0207ctt flexible ferroelectric lo res

[Image above] Scanning electron microscopy image of flexible haloimidazole crystals. Credit: Seungbum Hong; Argonne National Laboratory

Ferroelectric materials are lauded for their ability to spontaneously polarize under strain, making these materials useful for capacitors that enable a whole host of applications. And we’ve learned a lot about these kinds of materials recently, including the fact that we’re still learning about the sometimes surprising properties of ferroelectric materials.

While many ferroelectric materials are ceramics, the one problem with ceramics is that they’re often brittle. But not always—researchers have previously shown that ceramics can become flexible by fashioning them into thin nanoribbons (composed of materials such as tin oxide, vanadium oxide coated in graphene, and more) that can bend without breaking.

Having flexible ferroelectrics would make this class of materials even more useful in next-gen applications. Flexible ferroelectrics could expand the materials’ reach into applications such as actuators for atomic force microscopy, ultrasonic imaging sensors, emitters for medical applications, and automobile sensors.

But are flexible ferroelectrics even possible?

In a word, yes.

Scientists at Argonne National Laboratory (Argonne, Ill.) in collaboration with researchers at Northwestern University (Evanston, Ill.) have discovered that some organic ferroelectric materials are composed of crystal planes that atomically slide past one another, providing them with flexibility.

But these new materials aren’t ceramic—they’re organic compounds called trisubstituted haloimidazoles.

“Ferroelectric materials are known for being quite brittle, and so it has always been a big challenge to make them mechanically flexible,” Argonne nanoscientist Seungbum Hong, who helped lead the research, says in an Argonne press release. “Because ferroelectricity and this kind of flexibility are relatively rare properties to see on their own—to have both ferroelectricity and flexibility in this new material is basically unprecedented.”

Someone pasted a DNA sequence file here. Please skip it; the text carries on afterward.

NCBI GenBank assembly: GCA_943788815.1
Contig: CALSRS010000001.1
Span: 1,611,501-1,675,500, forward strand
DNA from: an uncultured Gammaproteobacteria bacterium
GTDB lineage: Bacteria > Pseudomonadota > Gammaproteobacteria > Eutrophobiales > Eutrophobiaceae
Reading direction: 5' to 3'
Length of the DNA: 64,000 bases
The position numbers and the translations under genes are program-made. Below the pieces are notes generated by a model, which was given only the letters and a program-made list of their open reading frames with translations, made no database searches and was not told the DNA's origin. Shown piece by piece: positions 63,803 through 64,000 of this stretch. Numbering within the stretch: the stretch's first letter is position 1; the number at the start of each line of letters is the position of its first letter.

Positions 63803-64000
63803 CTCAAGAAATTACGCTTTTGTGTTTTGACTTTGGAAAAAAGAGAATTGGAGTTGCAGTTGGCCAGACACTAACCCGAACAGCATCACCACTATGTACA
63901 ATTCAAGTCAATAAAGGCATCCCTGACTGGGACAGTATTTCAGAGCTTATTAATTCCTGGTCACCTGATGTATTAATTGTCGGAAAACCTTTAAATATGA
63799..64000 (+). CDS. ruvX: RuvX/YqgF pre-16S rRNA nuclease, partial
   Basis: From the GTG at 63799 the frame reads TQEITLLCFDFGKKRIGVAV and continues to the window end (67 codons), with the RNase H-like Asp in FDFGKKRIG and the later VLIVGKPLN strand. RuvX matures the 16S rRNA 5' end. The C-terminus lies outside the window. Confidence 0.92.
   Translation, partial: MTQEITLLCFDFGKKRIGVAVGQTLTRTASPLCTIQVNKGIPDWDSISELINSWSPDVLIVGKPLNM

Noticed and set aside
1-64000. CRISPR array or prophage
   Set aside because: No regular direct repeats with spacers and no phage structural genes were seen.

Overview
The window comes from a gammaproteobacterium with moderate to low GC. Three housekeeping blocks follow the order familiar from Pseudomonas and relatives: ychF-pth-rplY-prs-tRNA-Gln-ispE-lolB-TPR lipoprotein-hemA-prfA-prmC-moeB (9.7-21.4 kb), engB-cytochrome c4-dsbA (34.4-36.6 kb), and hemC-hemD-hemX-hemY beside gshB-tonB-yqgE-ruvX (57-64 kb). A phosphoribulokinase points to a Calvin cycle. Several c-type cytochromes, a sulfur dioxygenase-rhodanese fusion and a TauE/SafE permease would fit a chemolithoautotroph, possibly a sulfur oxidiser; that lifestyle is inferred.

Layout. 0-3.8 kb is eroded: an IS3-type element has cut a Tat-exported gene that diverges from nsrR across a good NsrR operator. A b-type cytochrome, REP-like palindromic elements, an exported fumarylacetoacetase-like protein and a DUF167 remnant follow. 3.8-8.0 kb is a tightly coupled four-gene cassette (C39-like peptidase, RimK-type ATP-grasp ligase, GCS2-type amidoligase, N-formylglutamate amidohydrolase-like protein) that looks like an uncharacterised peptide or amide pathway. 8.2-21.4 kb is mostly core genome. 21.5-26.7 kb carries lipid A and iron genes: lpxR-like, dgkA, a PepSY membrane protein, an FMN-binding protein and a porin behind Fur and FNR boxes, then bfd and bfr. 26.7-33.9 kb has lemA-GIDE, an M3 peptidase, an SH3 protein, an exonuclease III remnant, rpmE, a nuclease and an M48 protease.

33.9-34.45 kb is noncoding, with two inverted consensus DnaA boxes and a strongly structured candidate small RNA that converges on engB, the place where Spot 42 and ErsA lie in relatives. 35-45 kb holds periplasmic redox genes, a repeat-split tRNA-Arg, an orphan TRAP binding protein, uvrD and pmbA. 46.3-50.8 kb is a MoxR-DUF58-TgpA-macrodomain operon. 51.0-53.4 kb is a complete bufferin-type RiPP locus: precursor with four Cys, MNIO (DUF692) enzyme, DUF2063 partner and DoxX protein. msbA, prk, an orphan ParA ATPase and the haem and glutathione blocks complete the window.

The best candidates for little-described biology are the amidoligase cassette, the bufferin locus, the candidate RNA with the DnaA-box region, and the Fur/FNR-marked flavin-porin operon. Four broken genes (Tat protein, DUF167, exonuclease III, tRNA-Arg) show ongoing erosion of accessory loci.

Recent research into ferroelectric materials is discovering all sorts of interesting and useful combinations of properties. In addition to these new ferroelectric materials that are also flexible, previous research has shown that ferroelectricity and ferromagnetism can coexist, too, in multiferroic materials.

In addition to a whole host of potential applications, there’s one other area of huge potential for flexible ferroelectrics: data storage.

“There’s a very large information density potential with ferroelectric storage,” Hong adds in the release. “This could make a big difference as we think about future generations of the data cloud.”

The open-access paper, published in Nature Communications, is “Flexible ferroelectric organic crystals” (DOI: 10.1038/ncomms13108).